You’ll always want to identify a place to which your family can flee in the case of a natural disaster. Ideally, this should be a friend or relative’s home, but you could also identify a campsite or hotel if need be. Make sure that all of the members of your family are familiar with the location and know how to get themselves to the refuge if need be.

Because many natural disasters occur over a wide geographic area, you’ll want to select a place distant enough that it is unlikely to suffer from the same disaster that befalls your home. For example, if you live in a flood-prone region, you should identify a refuge at a higher elevation. Or, if you are in a region that experiences regular wildfires, identify a refuge located on the other side of some natural feature (such as a canyon, river or mountain range) that is unlikely to lie in the fire’s path.

6. Plan to Be Separated from Your Family

Some natural disasters occur suddenly, which can deprive you of the chance to assemble your family before hunkering down or leaving the area. Earthquakes, for example, typically strike out-of-the-blue. Accordingly, you’ll want to ensure that all of the members of your family understand what they should do in the case of an emergency.

This isn’t terribly difficult to do for spouses and other adult members of your family. Develop a plan for the various scenarios you may encounter and be sure that they are prepared to reach the designated location. For example, you may plan to meet at the house in case of a hurricane, or travel to Uncle Joe’s property in the event of a fire. Be sure that everyone is clear on the responsibilities they will have too, such as picking the kids up from school or grabbing your mobile supply box.

Younger children and family members present a bigger challenge, as they’ll rarely be able to travel well on their own. This means that you will have to make several plans to account for various contingencies. For example, you may want to plan for a relative to pick your children up from school in the event that you cannot, or you may want to teach older children the most direct route by which they could walk home.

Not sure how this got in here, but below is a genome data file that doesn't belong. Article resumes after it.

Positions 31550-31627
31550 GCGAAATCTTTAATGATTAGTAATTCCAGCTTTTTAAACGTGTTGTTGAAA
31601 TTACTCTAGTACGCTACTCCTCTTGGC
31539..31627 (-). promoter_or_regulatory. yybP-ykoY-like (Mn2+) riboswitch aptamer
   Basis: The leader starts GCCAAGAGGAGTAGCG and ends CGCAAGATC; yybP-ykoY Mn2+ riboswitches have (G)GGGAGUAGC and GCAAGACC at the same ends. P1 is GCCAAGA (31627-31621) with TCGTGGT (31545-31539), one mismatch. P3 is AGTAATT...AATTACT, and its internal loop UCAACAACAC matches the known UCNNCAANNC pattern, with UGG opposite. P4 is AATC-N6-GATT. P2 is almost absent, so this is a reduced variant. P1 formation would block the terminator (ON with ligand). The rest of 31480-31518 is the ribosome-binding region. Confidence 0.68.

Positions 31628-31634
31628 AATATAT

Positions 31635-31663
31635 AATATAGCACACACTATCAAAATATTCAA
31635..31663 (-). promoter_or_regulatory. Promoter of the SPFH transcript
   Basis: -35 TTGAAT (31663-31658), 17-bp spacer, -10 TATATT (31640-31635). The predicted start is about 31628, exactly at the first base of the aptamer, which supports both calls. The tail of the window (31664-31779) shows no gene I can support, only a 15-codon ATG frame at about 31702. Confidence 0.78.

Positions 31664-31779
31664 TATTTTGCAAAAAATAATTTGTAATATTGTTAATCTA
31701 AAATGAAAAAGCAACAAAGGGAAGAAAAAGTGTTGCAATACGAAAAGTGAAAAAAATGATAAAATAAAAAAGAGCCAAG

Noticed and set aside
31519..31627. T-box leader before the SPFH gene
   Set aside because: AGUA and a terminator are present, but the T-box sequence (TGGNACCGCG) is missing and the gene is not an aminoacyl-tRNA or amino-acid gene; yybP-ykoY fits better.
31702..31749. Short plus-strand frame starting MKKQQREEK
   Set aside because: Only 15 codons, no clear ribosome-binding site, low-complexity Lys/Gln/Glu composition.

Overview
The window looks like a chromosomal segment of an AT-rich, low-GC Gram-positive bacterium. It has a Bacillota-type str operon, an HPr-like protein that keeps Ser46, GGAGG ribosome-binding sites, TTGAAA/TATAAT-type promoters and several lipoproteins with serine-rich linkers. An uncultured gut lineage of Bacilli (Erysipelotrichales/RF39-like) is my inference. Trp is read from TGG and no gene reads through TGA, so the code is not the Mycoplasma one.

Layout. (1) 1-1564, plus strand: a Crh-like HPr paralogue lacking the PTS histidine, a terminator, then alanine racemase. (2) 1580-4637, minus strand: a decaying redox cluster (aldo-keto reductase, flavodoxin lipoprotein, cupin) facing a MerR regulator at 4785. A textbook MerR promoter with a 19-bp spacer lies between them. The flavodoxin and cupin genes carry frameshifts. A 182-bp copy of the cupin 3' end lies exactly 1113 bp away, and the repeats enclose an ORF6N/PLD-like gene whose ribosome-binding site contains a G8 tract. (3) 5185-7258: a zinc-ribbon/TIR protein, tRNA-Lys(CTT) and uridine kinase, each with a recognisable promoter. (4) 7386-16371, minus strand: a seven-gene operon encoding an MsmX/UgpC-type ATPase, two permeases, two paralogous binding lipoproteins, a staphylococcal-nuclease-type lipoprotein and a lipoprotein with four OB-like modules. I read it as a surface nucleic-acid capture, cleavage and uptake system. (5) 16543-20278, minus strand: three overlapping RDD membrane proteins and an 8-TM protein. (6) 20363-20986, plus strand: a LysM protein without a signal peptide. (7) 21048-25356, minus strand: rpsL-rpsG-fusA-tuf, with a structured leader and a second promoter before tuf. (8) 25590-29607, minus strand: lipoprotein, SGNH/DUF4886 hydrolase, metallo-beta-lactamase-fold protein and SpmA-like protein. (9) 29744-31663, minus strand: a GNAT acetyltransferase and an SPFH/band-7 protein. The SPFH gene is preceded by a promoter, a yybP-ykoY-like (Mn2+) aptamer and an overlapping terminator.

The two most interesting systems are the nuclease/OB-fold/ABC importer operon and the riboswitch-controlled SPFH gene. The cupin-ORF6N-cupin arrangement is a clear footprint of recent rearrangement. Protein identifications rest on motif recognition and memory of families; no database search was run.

Keep in mind that you’ll often be unable to communicate in the case of a natural disaster, as your phone and internet connection may not work. This further illustrates the importance of planning ahead and preparing your loved ones to act appropriately in the case of a disaster.

7. Plan for Your Pets

Most pet-lovers consider their four-footed-friends to be family members, so it is important that you plan for their needs, as well as the two-legged members of your family. This means storing enough food and water to keep them healthy while riding out the situation, as well as thinking through the various ways they’ll impact your decisions and plan.

If, for example, you must flee a flood-ravaged area and stay in a hotel for a week or two, you’ll need to find one that accepts pets. You’ll also have to develop a plan for obtaining veterinary care, should the need arise. It is also a good idea to fit your pets with GPS tracking units, in case they escape during the initial chaos of the disaster.

8. Make Sure Your Car Is in Good Working Order

Many natural disasters will force you to flee your home, so it is imperative that you keep your vehicle in good working order. You don’t want to find that your starter motor needs replacing when you are trying to outrun a rapidly approaching wildfire.

Major problems can be avoided through regular inspection and maintenance, but small problems, such as dead batteries and flat tires, can be mitigated with a few simple tools and supplies. Be sure that you have jumper cables and a battery charger in your trunk or garage, and a small air compressor is helpful for inflating flat tires. A can or two of Fix-a-Flat is also a good idea, and you should always be sure that your spare tire is ready to go.

Also, because fuel is often in short supply during natural disasters, it is wise to keep your tank at least half-full at all times. However, if you note that a hurricane or winter storm is approaching, you’ll want to go ahead and top off your tank, so that you’ll be able to get where you need to go without worrying about lines at the local gas station.

Final Thoughts

As with any other emergency or SHTF situation, natural disasters can present a variety of difficult and unforeseen challenges, so it is always important to mentally prepare yourself for the situation. But, by assembling the supplies and equipment you’ll likely need and developing a plan of attack beforehand, you’ll greatly increase your chances of survival.

We’d love to hear your natural disaster stories. What type of disaster did you and your family face? What types of unexpected challenges occurred? What, if anything, would you have done differently if faced with the same situation? Let us know your thoughts and experiences in the comments below.